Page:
Consul-General Richard Guenther, of Frankfort quotes from the exhaustive report of Richard Gomolla in the "Tropenpflanzer" the following summary as to the cultivation and preparation of vanilla in German East Africa:

The best variety of vanilla comes from vanilla plani-folia, which requires a mucky, porous soil. The plant thrives up to a height of about 1600 feet above sea level and as its fleshy roots do not penetrate deep into the soil it requires only a proportionately thin layer of soil. The plant bears merchantable fruit in the third year, sometimes even in the second year, which require from seven to eight months to mature, and the harvest takes place from April to June. Five to seven harvests are made from the same plant before it is exhausted. New plants must not be planted in the same place as the old.

Protection against wind, also shade, is of great importance for the growth of the plant, and therefore the fields must be surrounded by trees and hedges. Grubs and snails are enemies of the vanilla plant; the former eat the roots, the latter the young sprouts and beans. While in the third year only about one-tenth part of the plants blossom, the percentage increases from year to year up to the seventh. The cultivation of vanilla in German East Africa is impeded by the absence of insects which are instrumental in fructifying the vanilla blossoms. Each separate flower has therefore to be fructified by human hands, the cover of the stigma being raised by means of a thin little rod and the pillen, which is just above the cover, is pressed against the stigma.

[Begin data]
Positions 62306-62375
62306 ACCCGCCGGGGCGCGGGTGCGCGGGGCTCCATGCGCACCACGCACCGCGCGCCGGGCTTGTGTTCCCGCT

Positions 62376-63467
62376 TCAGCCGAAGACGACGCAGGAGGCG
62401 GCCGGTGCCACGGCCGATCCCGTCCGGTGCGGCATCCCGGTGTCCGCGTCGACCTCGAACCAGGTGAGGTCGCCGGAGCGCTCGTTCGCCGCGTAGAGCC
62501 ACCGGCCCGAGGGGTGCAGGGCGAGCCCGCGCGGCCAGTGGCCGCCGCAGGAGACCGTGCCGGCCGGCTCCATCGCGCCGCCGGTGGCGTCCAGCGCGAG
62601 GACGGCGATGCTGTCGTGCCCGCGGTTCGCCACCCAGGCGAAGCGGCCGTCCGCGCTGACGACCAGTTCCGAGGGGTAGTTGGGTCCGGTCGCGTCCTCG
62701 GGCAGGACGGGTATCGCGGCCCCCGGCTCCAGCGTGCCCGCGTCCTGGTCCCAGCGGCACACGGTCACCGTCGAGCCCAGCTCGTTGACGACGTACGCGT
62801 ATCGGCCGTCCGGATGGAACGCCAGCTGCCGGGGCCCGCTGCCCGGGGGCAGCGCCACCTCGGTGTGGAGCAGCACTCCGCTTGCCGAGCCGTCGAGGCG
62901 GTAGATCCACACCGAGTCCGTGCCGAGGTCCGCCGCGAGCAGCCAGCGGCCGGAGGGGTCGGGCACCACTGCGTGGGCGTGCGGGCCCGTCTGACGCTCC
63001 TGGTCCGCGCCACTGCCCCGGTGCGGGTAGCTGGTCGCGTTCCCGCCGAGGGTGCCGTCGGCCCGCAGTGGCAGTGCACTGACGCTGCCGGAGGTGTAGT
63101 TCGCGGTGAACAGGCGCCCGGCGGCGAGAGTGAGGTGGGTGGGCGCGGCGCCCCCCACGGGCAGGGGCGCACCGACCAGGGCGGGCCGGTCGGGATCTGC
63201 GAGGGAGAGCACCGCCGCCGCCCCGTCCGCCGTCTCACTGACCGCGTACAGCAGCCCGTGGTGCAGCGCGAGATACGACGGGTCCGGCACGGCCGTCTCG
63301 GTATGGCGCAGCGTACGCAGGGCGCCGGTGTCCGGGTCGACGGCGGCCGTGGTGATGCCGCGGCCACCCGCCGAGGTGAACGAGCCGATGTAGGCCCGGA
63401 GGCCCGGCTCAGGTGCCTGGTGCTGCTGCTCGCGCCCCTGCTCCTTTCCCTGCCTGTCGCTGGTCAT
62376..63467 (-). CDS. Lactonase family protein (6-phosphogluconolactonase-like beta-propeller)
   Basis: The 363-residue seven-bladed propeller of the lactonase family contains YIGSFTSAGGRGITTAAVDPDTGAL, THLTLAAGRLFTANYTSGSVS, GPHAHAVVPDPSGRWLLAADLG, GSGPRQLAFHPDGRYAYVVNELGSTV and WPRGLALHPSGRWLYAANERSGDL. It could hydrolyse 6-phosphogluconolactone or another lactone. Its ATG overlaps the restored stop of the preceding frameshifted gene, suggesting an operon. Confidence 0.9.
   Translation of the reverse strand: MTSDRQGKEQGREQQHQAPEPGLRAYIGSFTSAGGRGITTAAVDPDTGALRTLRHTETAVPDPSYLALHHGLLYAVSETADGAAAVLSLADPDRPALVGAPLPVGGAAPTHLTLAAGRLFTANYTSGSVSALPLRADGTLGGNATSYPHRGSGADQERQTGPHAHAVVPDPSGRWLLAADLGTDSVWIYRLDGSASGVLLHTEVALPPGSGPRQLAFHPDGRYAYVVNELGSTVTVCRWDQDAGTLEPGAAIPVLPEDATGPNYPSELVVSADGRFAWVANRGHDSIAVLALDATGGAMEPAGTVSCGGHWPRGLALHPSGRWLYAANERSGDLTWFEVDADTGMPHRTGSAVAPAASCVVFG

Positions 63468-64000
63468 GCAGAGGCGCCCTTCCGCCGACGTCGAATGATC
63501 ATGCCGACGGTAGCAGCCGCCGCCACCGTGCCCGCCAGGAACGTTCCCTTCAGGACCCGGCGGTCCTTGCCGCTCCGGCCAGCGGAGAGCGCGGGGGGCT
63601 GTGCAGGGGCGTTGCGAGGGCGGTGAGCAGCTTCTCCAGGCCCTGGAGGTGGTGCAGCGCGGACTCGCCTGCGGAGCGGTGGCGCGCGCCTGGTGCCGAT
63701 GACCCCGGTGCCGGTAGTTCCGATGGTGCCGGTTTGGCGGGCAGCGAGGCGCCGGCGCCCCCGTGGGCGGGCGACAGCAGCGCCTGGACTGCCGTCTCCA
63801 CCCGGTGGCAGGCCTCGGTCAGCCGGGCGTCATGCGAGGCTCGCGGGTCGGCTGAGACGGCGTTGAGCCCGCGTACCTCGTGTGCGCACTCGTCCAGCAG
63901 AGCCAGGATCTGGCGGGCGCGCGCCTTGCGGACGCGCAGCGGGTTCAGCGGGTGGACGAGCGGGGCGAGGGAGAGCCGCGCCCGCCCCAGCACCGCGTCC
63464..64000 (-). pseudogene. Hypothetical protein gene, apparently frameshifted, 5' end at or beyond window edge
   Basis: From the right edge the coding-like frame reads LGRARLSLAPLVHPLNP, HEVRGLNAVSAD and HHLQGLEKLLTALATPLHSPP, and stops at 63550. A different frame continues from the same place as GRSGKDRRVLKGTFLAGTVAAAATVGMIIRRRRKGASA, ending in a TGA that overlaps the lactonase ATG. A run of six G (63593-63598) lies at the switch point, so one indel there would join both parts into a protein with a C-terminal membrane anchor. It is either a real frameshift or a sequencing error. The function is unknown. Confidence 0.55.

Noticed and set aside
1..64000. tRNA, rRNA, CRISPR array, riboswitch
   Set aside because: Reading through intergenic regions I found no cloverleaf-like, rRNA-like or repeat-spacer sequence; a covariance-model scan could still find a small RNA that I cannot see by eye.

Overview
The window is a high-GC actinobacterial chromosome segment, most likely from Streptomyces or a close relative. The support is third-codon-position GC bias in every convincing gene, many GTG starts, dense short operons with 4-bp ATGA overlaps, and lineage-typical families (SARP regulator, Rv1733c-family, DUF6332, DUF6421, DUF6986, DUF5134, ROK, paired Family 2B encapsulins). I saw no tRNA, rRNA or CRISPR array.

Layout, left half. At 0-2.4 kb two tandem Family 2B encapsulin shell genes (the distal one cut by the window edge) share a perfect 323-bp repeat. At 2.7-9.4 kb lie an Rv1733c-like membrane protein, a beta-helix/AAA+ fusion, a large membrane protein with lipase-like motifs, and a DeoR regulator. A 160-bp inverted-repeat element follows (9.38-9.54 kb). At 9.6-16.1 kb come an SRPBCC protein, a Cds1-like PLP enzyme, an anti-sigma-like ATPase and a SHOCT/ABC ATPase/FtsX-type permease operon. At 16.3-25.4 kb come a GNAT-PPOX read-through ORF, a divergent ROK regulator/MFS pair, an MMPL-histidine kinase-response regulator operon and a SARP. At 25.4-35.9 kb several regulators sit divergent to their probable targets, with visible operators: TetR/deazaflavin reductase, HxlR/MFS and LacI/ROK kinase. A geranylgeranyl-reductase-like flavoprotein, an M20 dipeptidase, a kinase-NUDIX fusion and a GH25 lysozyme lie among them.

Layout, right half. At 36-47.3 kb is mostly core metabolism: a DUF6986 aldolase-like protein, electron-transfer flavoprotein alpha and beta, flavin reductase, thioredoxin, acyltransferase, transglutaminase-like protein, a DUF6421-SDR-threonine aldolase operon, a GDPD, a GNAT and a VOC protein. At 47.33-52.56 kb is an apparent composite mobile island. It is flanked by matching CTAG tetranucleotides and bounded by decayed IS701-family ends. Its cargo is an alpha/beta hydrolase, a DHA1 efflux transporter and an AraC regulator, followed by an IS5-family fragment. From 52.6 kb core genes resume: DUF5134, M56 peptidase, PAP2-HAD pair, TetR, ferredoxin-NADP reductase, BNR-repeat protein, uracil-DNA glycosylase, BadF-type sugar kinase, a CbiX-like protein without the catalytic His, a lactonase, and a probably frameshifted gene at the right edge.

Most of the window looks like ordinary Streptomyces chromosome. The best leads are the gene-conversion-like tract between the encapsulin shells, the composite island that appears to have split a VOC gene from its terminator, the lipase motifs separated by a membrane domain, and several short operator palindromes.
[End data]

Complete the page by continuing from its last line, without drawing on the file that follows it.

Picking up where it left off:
When the young beans have grown to the length of a finger, they must be closely inspected and all defective ones must be cut off. The beans mature from seven to eight months after the fructification process. The ripe beans have a yellowish green color.

The way of preparing the beans varies, but an ever-inci'easing temperature is required to dry them and obtain the well-known brown-black color. In this way, the thin-skinned bean with its fine aroma is produced. If hot water is used for heating the beans, they are placed in baskets and immersed in it. The water has a temperature of 80° to 84° R. Afterwards the beans are packed into wooden boxes, which are lined with woolen cloth, and closed. The next day they must have a glassy appearance. They are then again wrapped in dark woolen covers and laid in the sun to dry. If the weather is rainy, they must be dried in a dry-room at a temperature of 50° R, but an after drying in an airy room of from two to four weeks is necessary. After that the dry beans are packed in tin boxes, where they, however, require close inspection, and have to be repacked every week in order to remove diseased beans or such which have become moldy.

The value of the beans is measured by their length, which is from 12 to 25 centimeters. For shipment they are sorted, bound in bundles, and put into tight but not soldered tin boxes, which are now lined with paper instead of tinfoil, as formerly. Black mould is especially dangerous to the beans, while white mould is rather harmless.